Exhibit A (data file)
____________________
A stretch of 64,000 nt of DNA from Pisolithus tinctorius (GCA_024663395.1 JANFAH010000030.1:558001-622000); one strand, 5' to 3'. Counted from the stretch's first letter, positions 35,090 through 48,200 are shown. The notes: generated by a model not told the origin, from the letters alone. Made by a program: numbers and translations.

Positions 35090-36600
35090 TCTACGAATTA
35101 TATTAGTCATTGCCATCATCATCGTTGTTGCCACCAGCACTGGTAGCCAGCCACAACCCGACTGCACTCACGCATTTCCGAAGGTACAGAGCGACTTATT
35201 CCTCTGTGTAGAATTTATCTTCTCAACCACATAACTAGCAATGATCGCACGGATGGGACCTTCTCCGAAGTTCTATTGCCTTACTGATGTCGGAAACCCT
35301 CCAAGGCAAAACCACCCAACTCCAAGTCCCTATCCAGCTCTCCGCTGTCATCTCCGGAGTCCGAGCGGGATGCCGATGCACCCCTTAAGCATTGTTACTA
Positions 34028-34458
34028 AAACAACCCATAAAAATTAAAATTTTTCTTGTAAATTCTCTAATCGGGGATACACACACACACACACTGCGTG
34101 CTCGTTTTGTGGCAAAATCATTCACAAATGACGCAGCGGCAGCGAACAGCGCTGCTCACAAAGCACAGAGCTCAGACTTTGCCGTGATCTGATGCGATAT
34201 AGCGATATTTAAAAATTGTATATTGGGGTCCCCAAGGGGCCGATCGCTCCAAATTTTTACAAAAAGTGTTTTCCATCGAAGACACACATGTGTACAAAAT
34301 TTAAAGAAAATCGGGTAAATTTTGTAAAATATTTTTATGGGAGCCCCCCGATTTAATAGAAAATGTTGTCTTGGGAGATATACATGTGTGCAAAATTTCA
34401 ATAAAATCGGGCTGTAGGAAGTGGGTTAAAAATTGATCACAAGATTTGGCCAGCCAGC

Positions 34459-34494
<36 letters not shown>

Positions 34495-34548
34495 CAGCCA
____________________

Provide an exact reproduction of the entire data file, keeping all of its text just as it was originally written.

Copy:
A stretch of 64,000 nt of DNA from Pisolithus tinctorius (GCA_024663395.1 JANFAH010000030.1:558001-622000); one strand, 5' to 3'. Counted from the stretch's first letter, positions 35,090 through 48,200 are shown. The notes: generated by a model not told the origin, from the letters alone. Made by a program: numbers and translations.

Positions 35090-36600
35090 TCTACGAATTA
35101 TATTAGTCATTGCCATCATCATCGTTGTTGCCACCAGCACTGGTAGCCAGCCACAACCCGACTGCACTCACGCATTTCCGAAGGTACAGAGCGACTTATT
35201 CCTCTGTGTAGAATTTATCTTCTCAACCACATAACTAGCAATGATCGCACGGATGGGACCTTCTCCGAAGTTCTATTGCCTTACTGATGTCGGAAACCCT
35301 CCAAGGCAAAACCACCCAACTCCAAGTCCCTATCCAGCTCTCCGCTGTCATCTCCGGAGTCCGAGCGGGATGCCGATGCACCCCTTAAGCATTGTTACTA
Positions 34028-34458
34028 AAACAACCCATAAAAATTAAAATTTTTCTTGTAAATTCTCTAATCGGGGATACACACACACACACACTGCGTG
34101 CTCGTTTTGTGGCAAAATCATTCACAAATGACGCAGCGGCAGCGAACAGCGCTGCTCACAAAGCACAGAGCTCAGACTTTGCCGTGATCTGATGCGATAT
34201 AGCGATATTTAAAAATTGTATATTGGGGTCCCCAAGGGGCCGATCGCTCCAAATTTTTACAAAAAGTGTTTTCCATCGAAGACACACATGTGTACAAAAT
34301 TTAAAGAAAATCGGGTAAATTTTGTAAAATATTTTTATGGGAGCCCCCCGATTTAATAGAAAATGTTGTCTTGGGAGATATACATGTGTGCAAAATTTCA
34401 ATAAAATCGGGCTGTAGGAAGTGGGTTAAAAATTGATCACAAGATTTGGCCAGCCAGC

Positions 34459-34494
<36 letters not shown>

Positions 34495-34548
34495 CAGCCA